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Rev. Alban Butler (1711–73).  Volume VI: June.
The Lives of the Saints.  1866.
 
June 11
St. Barnabas, Apostle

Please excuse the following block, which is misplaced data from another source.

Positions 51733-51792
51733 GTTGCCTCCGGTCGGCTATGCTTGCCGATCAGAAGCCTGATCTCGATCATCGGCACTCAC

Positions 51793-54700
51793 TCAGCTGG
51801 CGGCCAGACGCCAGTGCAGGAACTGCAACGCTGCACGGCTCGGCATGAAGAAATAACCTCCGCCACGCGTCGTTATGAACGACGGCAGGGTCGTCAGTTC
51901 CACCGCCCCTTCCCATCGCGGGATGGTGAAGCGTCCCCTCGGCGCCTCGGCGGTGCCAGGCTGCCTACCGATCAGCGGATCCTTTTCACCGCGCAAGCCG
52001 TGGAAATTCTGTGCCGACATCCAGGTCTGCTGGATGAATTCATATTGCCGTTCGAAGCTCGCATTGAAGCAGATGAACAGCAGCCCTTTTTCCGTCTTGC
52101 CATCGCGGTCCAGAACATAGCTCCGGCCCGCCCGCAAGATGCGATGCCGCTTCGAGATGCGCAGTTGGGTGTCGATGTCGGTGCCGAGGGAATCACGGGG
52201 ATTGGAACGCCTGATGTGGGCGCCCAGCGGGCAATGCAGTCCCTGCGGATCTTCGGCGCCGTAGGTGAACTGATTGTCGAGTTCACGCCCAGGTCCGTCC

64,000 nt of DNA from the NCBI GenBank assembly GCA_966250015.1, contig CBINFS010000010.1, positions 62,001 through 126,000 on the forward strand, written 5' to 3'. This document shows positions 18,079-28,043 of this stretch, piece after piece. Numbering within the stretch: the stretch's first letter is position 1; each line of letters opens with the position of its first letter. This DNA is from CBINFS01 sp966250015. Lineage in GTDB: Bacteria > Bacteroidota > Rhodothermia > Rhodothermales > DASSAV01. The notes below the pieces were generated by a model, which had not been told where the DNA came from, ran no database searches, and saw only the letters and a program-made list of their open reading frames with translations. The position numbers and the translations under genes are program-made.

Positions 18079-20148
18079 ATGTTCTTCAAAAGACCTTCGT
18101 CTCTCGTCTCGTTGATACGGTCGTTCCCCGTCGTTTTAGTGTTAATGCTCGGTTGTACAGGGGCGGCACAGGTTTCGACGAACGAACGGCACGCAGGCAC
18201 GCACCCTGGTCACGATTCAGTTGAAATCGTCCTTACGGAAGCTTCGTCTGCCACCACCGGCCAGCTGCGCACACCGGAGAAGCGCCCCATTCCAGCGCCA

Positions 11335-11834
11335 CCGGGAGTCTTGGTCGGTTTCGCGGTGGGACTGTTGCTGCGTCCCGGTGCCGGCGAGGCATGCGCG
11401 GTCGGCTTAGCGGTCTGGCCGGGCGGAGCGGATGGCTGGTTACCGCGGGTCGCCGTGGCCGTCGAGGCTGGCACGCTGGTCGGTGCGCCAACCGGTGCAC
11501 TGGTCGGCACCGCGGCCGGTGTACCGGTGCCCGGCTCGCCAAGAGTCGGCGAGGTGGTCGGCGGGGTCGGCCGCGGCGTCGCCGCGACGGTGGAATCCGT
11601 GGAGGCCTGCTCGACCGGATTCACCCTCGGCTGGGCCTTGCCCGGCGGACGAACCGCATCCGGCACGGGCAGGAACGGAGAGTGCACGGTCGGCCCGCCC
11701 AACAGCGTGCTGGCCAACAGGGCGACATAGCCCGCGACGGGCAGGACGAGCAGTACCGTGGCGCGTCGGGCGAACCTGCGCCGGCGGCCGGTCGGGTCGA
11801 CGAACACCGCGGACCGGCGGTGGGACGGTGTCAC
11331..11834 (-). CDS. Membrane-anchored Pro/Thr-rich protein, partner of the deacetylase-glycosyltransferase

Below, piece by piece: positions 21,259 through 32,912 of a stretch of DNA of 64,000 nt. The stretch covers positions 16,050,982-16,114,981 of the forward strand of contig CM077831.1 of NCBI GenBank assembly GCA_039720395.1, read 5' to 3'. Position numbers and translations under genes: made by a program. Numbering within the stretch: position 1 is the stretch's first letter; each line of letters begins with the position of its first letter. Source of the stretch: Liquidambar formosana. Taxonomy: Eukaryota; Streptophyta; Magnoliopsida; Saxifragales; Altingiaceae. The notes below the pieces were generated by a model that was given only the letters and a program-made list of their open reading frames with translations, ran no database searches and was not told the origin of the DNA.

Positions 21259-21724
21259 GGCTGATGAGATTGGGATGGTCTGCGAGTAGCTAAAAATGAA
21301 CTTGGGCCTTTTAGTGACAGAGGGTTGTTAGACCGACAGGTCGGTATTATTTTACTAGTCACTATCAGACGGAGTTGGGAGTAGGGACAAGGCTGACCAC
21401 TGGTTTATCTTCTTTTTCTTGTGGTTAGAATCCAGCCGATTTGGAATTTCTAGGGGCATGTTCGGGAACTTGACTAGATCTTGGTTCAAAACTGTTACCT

ST. BARNABAS, though not of the number of the twelve chosen by Christ, is nevertheless styled an apostle by the primitive fathers, and by St. Luke himself. 1 His singular vocation by the Holy Ghost, and the great share he had in the apostolic transactions and labours, have obtained him this title. He was of the tribe of Levi, 2 but born in Cyprus, where his family was settled, and had purchased an estate, which Levites might do out of their own country. He was first called Joses, which was the softer Grecian termination for Joseph. After the ascension of Christ, the Apostles changed his name into Barnabas, which word St. Luke interprets, son of consolation, on account of his excellent talent of ministering comfort to the afflicted, says St. Chrysostom. St. Jerom remarks that this word also signifies the son of a prophet, and in that respect was justly given to this apostle, who excelled in prophetic gifts. The Greeks say that his parents sent him in his youth to Jerusalem, to the school of the famous Gamaliel, St. Paul’s master; and that he was one of the first, and chief of the seventy disciples of Christ. Clement of Alexandria, Eusebius, and St. Epiphanius, 3 testify that he was one of that number, and consequently had the happiness to receive the precepts of eternal life from the mouth of Christ himself. The first mention we find of him in holy scripture is in the Acts of the Apostles, 4 where it is related that the primitive converts at Jerusalem lived in common, and that as many as were owners of lands or houses sold them, and brought the price and laid it at the feet of the apostles, that they might contribute all in their power to relieve the indigent, and might themselves be entirely disengaged from the world, and better fitted to follow Christ in a penitential and mortified life. No one is mentioned in particular on this occasion but St. Barnabas; doubtless because he was possessed of a large estate; and perhaps he was the first who set the example of this heroic contempt of the world, which has been since imitated by so many thousands, according to the advice of Christ to the rich man. 5 This contribution was entirely free; but seems to have implied a vow, or at least a solemn promise of renouncing all temporal possessions for the sake of virtue. For Ananias and his wife Saphira were struck dead at the feet of St. Peter for having secreted some part of the price; and were reproached by that apostle for having lied to the Holy Ghost, by pretending to put a cheat upon the ministers of God. Origen, 6 St. Jerom, 7 and St. Austin, 8 are willing to hope that their sin was forgiven them by repentance at the voice of St. Peter, and that it was expiated by their temporal punishment. Though St. Chrysostom, 9 and St. Basil 10 rather fear that they might perish eternally by impenitence. St. Austin, St. Jerom, St. Chrysostom, 11 St. Gregory the Great, 12 and other fathers accuse them of a sacrilegious breach of their vow. St. Chrysostom, 13 St. Basil, 14 and St. Isidore of Pelusium, 15 observe that God, by executing his justice by visible judgments on the first authors of a crime, does this to deter others from the like; as in the Antediluvians, Sodomites, Pharaoh, Onan, and Giezi; but those who nevertheless despise his warning, and by a more consummate malice imitate such sinners, if they are not consumed by a deluge, fire, or other visible judgment, must expect a more grievous chastisement in the flames of hell, proportionate to their hardened malice.  1